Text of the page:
Therefore, when someone watches two performances of the trick in a row, or three or four, he will believe that you can change a set of normal cards into any other freely chosen card. The trick, for this person takes on another dimension of conviction. It becomes better than it could ever possibly be, given just one outing. Because this added level of deception happens outside the defined performance, it packs extraordinary power. People never suspect that you would be so devious as to cheat them between performances while you are relaxed and tending to the business of approaching another group. Its as wicked a deception as performing Zombie, then leaving a duplicate ball of heavy steel lying around in your dressing room. When someone backstage picks up that steel ball, Zombie becomes a genuine miracle in his mind!

HAVE used this Coins Across routine professionally for some years, and can assure Y^&m] you that it is solid magical entertainment. I make no claim to original methods ll^Jmi or heights here. There are none. Rather, it is the routining and psychology that I think are important, and that is where emphasis has been placed in the following discussion. In this routine I have succeeded in eliminating any superfluous counting of the coins, and I've found logical reasons for throwing the coins from hand to hand. In addition, psychological cover is employed for the several weak points that are present in the average Coins Across handling.

The routine contains four phases. In the first the performer pours three silver coins and a copper one from a litde metal box. He then causes the silver coins to travel magically one by one from one hand to join the copper coin in the other.

In the second phase, the copper coin is placed inside the litde metal box, and is caused to penetrate through the box and the performers hand.

The third phase features perverse behavior of the coins. The performer takes all four coins into one hand and announces that he will now make the copper coin fly. But instead, one of the silver coins appears in the other hand. He tries again, but the copper coin persists in staying put while another silver travels in its place. A third attempt has the same result, leaving the performer with the copper coin unmoved in one hand and the three silver coins magically arrived in the other.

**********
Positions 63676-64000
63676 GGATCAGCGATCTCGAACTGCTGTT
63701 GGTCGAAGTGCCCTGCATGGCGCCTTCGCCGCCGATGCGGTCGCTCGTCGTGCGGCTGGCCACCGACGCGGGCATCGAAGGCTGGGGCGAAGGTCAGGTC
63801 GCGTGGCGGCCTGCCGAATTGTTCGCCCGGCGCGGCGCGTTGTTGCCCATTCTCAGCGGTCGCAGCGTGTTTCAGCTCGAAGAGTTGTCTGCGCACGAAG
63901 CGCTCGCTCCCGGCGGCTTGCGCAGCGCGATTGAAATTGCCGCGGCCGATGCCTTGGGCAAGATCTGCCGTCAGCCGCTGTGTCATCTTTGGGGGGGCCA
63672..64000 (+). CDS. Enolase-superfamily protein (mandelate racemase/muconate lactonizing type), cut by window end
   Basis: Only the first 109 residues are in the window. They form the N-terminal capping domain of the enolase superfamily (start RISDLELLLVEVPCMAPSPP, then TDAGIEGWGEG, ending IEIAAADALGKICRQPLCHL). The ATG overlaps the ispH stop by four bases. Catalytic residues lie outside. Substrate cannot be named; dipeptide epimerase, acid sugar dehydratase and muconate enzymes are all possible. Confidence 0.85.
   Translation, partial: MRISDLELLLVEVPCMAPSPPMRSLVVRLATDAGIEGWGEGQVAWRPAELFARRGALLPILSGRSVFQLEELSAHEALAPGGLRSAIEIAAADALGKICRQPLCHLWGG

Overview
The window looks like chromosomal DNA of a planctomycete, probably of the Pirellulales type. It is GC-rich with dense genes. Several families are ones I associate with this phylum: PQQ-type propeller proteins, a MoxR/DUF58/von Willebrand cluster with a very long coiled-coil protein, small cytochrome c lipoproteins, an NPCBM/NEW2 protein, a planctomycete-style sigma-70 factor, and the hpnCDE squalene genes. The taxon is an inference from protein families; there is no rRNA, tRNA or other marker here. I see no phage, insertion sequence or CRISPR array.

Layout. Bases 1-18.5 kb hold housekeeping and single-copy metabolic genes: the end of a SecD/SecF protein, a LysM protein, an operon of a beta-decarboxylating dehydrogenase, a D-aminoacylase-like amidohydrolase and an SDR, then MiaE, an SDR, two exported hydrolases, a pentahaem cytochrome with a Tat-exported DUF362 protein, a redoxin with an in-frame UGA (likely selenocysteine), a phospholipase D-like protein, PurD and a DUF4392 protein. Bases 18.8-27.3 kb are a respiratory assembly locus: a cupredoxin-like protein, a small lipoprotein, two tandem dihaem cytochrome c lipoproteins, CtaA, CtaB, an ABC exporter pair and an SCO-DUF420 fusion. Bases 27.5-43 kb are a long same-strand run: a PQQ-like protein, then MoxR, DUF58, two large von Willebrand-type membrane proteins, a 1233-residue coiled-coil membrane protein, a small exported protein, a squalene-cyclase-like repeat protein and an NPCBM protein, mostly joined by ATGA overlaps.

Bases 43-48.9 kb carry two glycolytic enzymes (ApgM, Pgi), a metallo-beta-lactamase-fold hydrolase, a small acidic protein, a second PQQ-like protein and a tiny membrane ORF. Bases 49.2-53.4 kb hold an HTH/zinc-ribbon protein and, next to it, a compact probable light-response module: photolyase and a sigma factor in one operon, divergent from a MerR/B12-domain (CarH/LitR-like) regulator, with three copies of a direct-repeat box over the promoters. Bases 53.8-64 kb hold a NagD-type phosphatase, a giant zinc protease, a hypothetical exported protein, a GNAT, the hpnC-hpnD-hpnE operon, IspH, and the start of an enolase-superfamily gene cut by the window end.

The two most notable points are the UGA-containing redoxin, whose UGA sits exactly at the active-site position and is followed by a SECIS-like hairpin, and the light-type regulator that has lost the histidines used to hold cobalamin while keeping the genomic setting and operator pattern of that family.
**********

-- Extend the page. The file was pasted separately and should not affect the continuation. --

In the fourth phase, the three silver coins suddenly and unexpectedly fly back to the hand holding the copper coin.

The props required are these:

• A Boston coin box. That is, an Okito box with a shallow recess in the bottom large enough to accept one coin. This box should be deep enough to hold four coins.

• Four silver coins that fit the coin box. These should be large and heavy. In U.S. coinage, this means half dollars or, better yet, silver dollars.

• One copper coin of similar size. This should not be brightly polished. The best coin to use is one that has a distinctly contrasting design to the silver coins. Since, in lighting conditions less than optimal, copper coins can be difficult to discern from

silver ones, the dull, dark finish and odd design of the copper coin aids in distinguishing it from the others. You should do ^ everything possible to accent the differences between the copper and silver coins, for if they can't be easily told apart by the spectators, the impact of the effect is severely diminished. The coin I use features an owl on one side, which I comment on early in the routine for misdirective purposes. A coin bearing the depiction of a bird is not difficult to find, and lends a certain presentational logic to portions of the routine.

To set these items for performance, place the copper coin into the box, then three of the silver coins on top of it. Insert the fourth silver coin into the recess under the box and set the lid into place (Figure 1).